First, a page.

A guide to Samara’s unique vegetation biomes

By Samara on April 5, 2017
When most people think of the Karoo, the image that springs to mind is of a flat, rather barren landscape stretching for miles on end, dotted here and there with sheep, a few springbok and tumbleweed.

It has a certain beauty, yes, but it is a stark and desolate beauty, with few trees, animals or other signs of life. At Samara, however, this could not be further from the truth. Nestled at the foot of the Sneeuberg – Snow Mountains – Samara is uniquely situated at the meeting point of four Karoo vegetation biomes. These biomes host a diversity of fauna and flora in one of just 36 Global Biodiversity Hotspots, the Maputaland-Pondoland Albany Thicket.

Male cheetah, Samara Private Game Reserve, Great Karoo, South Africa

South Africa has nine broad vegetation types called biomes. These include Fynbos, home to the famous Cape Floral Kingdom, Desert and Forest. Samara has four: Savanna, Nama Karoo, Albany Thicket and Grasslands. Of these, both Thicket and Grasslands are under-conserved on a national scale. Each biome is home to specific plant, animal and bird species. This coupled with the beautiful landscapes, makes a safari at Samara an ever-changing experience.

We’ve put together a simple guide mapping out what you can expect from each biome on your next visit to our little piece of heaven on earth.

Samara Mara, Samara Private Game Reserve, Great Karoo, South Africa

1. Grasslands

Hop aboard the game-viewing vehicle and hold on tight as your guide winds up a steep jeep track. At the top of the valley you’ll find thousands of hectares of plateau grasslands, known as the ‘Samara Mara’ for their resemblance to the East African plains. These grasslands offer ideal habitat for grazers such as Black wildebeest, blesbok and Cape Mountain zebra. They contain the highly-palatable ‘Rooigrass’ – Red Grass – which turns a soft pink shade in winter. If you’re lucky, you might also spot a porcupine, Secretary bird, or one of Samara’s cheetahs. The grasslands also offer the best vantage point of the plains below, making them the ideal place to stop for a picnic.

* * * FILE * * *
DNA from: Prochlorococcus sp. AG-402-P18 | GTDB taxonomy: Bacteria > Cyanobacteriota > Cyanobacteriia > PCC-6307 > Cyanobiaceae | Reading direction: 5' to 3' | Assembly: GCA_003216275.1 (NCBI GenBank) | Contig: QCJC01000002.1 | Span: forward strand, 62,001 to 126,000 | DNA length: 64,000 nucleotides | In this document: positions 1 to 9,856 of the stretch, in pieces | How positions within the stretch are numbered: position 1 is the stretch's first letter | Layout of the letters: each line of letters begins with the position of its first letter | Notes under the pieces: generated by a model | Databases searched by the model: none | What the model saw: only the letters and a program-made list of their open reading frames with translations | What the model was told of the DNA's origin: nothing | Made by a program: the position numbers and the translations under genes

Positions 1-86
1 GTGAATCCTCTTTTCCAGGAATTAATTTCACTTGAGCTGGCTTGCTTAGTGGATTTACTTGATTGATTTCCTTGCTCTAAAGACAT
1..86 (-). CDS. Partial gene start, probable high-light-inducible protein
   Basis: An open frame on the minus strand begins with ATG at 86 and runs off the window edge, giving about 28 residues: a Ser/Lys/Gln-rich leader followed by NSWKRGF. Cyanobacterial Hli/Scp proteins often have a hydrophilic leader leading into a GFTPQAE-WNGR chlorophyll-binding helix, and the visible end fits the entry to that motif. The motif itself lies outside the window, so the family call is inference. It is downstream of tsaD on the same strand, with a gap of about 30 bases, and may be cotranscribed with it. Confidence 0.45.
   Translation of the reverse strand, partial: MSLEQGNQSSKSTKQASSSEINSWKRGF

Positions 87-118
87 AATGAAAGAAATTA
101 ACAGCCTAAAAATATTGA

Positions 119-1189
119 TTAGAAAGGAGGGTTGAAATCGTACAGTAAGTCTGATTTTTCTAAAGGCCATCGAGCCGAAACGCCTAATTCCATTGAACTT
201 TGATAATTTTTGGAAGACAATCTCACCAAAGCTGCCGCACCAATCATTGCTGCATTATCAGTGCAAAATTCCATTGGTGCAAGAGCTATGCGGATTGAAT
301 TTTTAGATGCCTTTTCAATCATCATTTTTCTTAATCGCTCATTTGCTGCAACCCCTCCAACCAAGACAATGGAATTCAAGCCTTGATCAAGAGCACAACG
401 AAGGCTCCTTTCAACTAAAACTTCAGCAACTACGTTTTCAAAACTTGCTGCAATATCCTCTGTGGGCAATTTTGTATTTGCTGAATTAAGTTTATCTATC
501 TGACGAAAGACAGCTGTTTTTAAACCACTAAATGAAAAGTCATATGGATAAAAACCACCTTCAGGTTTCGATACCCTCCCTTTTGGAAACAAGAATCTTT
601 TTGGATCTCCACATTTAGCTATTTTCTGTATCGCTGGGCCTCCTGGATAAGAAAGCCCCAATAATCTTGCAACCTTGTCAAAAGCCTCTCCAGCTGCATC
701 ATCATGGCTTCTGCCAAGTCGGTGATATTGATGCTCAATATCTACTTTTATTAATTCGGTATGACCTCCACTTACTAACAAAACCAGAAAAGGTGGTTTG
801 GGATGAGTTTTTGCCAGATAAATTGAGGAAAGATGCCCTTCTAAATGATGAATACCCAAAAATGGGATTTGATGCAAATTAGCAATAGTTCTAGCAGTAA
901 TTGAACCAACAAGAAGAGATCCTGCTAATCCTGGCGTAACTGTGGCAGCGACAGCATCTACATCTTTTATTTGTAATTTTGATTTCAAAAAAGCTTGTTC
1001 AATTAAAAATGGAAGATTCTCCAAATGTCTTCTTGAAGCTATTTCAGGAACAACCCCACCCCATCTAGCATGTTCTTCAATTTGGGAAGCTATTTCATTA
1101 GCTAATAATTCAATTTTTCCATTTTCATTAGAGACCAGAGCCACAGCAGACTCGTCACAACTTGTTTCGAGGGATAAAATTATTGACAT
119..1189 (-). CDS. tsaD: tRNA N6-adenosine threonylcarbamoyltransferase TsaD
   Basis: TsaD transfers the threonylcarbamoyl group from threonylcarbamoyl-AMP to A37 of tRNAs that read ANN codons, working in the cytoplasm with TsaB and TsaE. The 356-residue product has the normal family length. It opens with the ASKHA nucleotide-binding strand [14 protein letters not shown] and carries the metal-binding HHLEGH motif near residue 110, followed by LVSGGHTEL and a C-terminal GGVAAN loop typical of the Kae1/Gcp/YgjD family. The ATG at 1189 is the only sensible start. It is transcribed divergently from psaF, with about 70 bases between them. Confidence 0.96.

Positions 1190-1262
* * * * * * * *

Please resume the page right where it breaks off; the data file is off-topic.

Herd of Gemsbok at Samara Private Game Reserve, Great Karoo, South Africa

2. Nama Karoo

The Nama Karoo biome is most typically associated with the Karoo. Characterised by grassy, low lying shrubs, this biome receives the least rainfall of the four found at Samara. The Nama Karoo is home to a world-renowned fossil record that has been preserved in shale deposits for millions of years. The game typically found in this biome includes large herds of springbok, gemsbok and Burchells zebra, with a chance of seeing Bat-Eared fox and Black-Backed jackal. The winter months bring large flocks of Blue Crane to the area, numbering 200 on occasion.

Red Hartebeest, Samara Private Game Reserve, Great Karoo, South Africa

3. Savanna

The habitat of the Savanna biome is dependent on the changing water levels of the three rivers at Samara. The tall Senegalia trees that are typical of this biome are able to withstand severe flooding, even when their bases are submerged overnight. Wildlife highlights of this biome include Vervet monkeys, buffalo, Red hartebeest and even giraffe. The Savanna is also the place where you’re most likely to see the elusive aardvark. This is the only biome found in the Kruger National Park.

Thicket along Wolvekloof, Samara Private Game Reserve, Great Karoo, South Africa

4. Thicket

Lining the mountain slopes and cool valleys, this rocky biome is characterised by its dense vegetation and presence of nutrient rich plants such as Spekboom. Its uneven terrain and thick shrubbery means that there is little grass, making it perfect for browsers like kudu, eland and the Critically Endangered Black rhino.

Samara Private Game Reserves offers game drives, guided walks and outdoor dining experiences to get up close and personal with the fascinating landscape.

Samara Private Game Reserve is a luxury 5-star destination with a passionate conservation mission set within breathtaking wilderness. Follow us on Facebook, Twitter, Google Plus or Instagram, or click here to start planning your stay with us today. A safari for the soul.

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